Over time, semur was incorporated into Indonesian tradition and served in a variety of traditional events. Javanese with their preference for sweet dishes has favoured semur and consider it as part of Javanese cuisine.[10] Betawi people in Jakarta have adopted semur as part of their tradition that is always served during Lebaran, weddings, and any important celebrations.[11] Betawi people like to cook dogfruit with spices and soy sauce to make semur jengkol (dogfruit stew).[12] Not only Betawi culture, semur also often appeared at celebration events in various parts of the archipelago such as Kalimantan and Sumatra, with the flavor and appearance that suit local tastes.

At first, semur was associated with the beef that is processed in thick brown gravy. However it was later developed into various ingredients and recipes; ox tongue, mutton, chicken, eggs, also for vegetable products, such as tofu, tempeh, eggplant, and others. Semur has become a daily dishes served in Indonesian households and can be found in various parts of Indonesia.

Semur might be served individually with rice, lontong, or as part of the whole complete meal of rijsttafel, buffet, or as one of the side dishes in tumpeng, nasi uduk or nasi rames.

Varieties of semur

See also


  1. ^ "Indonesian flavors spice up Moscow". The Jakarta Post. Retrieved 2018-05-11.
  2. ^ Ganie, Suryatini N. (2009). 27 Resep Hidangan Nasi Khas Indonesia not Only Nasi Goreng (in Indonesian). Gramedia Pustaka Utama. ISBN 9789792244519.
  3. ^ Tengker, Vindex (2017-05-15). Ngelencer ke Yogyakarta (in Indonesian). Gramedia Pustaka Utama. ISBN 9786020353425.
  4. ^ "Translate 'smoren' from Dutch to English". Retrieved 2018-05-11.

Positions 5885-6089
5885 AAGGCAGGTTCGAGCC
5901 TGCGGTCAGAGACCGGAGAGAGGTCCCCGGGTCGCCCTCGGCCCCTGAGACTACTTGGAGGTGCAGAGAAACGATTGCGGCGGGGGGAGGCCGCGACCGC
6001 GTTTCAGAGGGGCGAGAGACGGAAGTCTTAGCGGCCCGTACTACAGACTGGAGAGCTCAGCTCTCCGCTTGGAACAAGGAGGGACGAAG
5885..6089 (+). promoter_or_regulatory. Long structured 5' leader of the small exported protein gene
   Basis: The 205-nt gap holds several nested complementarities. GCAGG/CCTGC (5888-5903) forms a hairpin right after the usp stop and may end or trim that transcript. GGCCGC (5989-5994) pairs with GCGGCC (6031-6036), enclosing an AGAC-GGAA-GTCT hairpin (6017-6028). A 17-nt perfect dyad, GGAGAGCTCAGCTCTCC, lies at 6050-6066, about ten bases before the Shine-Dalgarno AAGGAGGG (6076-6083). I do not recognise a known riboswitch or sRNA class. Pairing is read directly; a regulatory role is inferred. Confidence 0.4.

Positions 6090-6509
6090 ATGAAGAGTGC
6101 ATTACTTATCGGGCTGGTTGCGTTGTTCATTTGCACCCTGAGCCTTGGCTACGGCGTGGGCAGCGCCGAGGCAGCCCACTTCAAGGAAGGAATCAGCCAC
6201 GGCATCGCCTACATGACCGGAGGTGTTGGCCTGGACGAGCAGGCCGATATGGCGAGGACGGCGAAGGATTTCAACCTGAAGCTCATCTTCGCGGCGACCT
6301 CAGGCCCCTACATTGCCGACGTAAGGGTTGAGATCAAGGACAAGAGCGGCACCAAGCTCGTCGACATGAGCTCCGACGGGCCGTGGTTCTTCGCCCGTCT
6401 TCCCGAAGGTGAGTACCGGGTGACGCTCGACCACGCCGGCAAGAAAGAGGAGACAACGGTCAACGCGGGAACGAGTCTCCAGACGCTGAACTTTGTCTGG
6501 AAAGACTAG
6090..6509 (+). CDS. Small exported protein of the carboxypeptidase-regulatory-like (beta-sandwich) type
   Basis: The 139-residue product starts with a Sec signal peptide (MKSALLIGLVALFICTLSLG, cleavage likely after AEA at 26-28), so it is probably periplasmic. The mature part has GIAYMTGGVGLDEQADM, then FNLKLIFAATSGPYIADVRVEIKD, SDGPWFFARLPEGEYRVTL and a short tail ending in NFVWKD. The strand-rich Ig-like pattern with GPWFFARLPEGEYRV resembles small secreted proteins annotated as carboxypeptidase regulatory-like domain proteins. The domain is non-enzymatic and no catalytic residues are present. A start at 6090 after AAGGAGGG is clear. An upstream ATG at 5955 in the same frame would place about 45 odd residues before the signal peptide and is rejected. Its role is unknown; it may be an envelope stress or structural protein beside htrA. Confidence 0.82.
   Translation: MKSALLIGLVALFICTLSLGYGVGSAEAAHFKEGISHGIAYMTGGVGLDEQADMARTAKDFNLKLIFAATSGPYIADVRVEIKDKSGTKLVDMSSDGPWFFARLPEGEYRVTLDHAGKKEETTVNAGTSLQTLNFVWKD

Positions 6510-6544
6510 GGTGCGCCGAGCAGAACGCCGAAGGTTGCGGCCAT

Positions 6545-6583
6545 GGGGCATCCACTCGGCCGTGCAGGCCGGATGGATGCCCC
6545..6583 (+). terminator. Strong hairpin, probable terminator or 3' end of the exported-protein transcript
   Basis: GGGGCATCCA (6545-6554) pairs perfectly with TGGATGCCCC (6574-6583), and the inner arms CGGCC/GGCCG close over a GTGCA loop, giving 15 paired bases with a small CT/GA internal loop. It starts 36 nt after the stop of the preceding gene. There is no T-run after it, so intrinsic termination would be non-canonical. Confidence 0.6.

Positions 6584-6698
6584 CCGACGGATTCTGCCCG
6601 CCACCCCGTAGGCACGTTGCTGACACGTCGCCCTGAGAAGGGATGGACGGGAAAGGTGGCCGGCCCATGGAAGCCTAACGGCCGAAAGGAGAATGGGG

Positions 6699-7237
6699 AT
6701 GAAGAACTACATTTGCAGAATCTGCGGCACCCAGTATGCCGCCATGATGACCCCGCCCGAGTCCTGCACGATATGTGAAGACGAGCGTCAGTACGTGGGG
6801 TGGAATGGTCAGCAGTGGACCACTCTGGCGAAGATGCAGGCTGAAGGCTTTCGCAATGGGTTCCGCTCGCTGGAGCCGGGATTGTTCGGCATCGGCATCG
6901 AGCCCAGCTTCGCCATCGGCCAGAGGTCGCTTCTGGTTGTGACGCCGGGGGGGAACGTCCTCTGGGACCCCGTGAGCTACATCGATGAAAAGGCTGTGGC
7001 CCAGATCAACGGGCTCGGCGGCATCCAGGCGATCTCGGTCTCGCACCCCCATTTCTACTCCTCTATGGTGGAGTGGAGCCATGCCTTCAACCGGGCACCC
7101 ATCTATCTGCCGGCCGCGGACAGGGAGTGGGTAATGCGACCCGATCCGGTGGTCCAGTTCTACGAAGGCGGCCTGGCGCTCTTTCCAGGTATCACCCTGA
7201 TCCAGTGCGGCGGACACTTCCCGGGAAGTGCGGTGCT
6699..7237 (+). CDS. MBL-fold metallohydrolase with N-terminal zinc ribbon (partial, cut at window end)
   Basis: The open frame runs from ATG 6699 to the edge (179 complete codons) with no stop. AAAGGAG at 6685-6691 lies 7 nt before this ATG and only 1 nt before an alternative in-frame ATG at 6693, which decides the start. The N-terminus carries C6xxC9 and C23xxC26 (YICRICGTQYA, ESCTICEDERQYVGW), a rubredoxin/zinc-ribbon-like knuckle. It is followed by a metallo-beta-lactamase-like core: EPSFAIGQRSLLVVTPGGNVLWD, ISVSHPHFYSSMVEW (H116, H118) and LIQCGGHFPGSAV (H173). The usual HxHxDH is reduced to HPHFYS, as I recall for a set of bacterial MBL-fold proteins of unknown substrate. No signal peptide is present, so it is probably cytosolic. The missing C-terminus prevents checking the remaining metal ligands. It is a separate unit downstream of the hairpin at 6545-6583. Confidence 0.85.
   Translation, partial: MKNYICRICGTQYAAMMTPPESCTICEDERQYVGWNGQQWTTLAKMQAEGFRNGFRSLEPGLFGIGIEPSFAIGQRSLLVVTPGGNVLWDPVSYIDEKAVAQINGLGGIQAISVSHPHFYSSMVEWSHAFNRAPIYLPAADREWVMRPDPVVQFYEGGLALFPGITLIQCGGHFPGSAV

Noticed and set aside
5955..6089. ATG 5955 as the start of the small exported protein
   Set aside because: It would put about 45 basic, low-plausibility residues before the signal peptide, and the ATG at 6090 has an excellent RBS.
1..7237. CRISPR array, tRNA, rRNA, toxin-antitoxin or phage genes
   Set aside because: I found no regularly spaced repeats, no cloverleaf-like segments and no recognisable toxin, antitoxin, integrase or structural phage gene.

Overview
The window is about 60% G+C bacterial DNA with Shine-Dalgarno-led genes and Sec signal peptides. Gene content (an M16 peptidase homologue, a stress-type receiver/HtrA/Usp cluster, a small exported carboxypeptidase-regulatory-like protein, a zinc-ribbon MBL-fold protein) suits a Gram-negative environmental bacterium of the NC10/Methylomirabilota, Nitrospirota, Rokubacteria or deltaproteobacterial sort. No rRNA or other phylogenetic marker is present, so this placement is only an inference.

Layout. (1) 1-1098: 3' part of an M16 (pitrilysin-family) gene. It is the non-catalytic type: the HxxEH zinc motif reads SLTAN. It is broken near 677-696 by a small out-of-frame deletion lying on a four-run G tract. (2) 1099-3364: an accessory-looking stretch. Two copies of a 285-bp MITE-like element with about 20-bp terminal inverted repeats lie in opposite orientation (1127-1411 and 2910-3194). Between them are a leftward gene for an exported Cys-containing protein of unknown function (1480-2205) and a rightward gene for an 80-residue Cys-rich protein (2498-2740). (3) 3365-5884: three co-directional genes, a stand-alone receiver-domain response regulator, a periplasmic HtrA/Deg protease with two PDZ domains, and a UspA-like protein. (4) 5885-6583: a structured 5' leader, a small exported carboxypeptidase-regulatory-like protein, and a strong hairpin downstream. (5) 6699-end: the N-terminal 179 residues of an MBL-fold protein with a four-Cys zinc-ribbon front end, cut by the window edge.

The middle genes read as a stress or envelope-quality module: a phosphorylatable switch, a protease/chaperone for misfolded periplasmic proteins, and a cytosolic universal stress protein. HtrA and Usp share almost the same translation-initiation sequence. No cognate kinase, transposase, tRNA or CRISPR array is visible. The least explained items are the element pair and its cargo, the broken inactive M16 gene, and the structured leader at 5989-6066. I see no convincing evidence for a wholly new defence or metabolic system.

5. ^ "Inilah Makanan Orang Jawa Kuno". Historia - Obrolan Perempuan Urban (in Indonesian). 30 December 2017. Retrieved 2018-05-11.
  6. ^ "Weekly 5: A crash course in Betawi cuisine". The Jakarta Post. Retrieved 2018-05-11.
  7. ^ Shurtleff, William; Huang, H. T.; Aoyagi, Akiko (2014-06-22). History of Soybeans and Soyfoods in China and Taiwan, and in Chinese Cookbooks, Restaurants, and Chinese Work with Soyfoods Outside China (1024 BCE to 2014): Extensively Annotated Bibliography and Sourcebook, Including Manchuria, Hong Kong and Tibet. Soyinfo Center. ISBN 9781928914686.
  8. ^ "These 7 Popular Indonesian Foods Have Dutch 'Relatives'". Global Indonesian Voices - GIV. 2018-03-11. Retrieved 2018-05-11.
  9. ^ wongjava (September 27, 2011). "Javanese Beef Stew Semur". The Javanese. Retrieved 29 May 2012.
  10. ^ "Javanese beef stew/ Semur daging". What To Cook Today. 2015-09-11. Retrieved 2018-05-11.
  11. ^ "Semur Betawi | Indonesia Eats | Authentic Online Indonesian Food Recipes". 4 November 2011. Retrieved 2018-05-11.
  12. ^ "More to 'jengkol' than bad smell". The Jakarta Post. Retrieved 2018-05-11.
  13. ^ "Semur Ayam". Bango.
  14. ^ "Malaysia, Singapore to Participate in Indonesian Jengkol Festival". Retrieved 2018-05-11.
  15. ^ "Semur Lidah | Indonesia Eats | Authentic Online Indonesian Food Recipes". 9 February 2009. Retrieved 2018-05-11.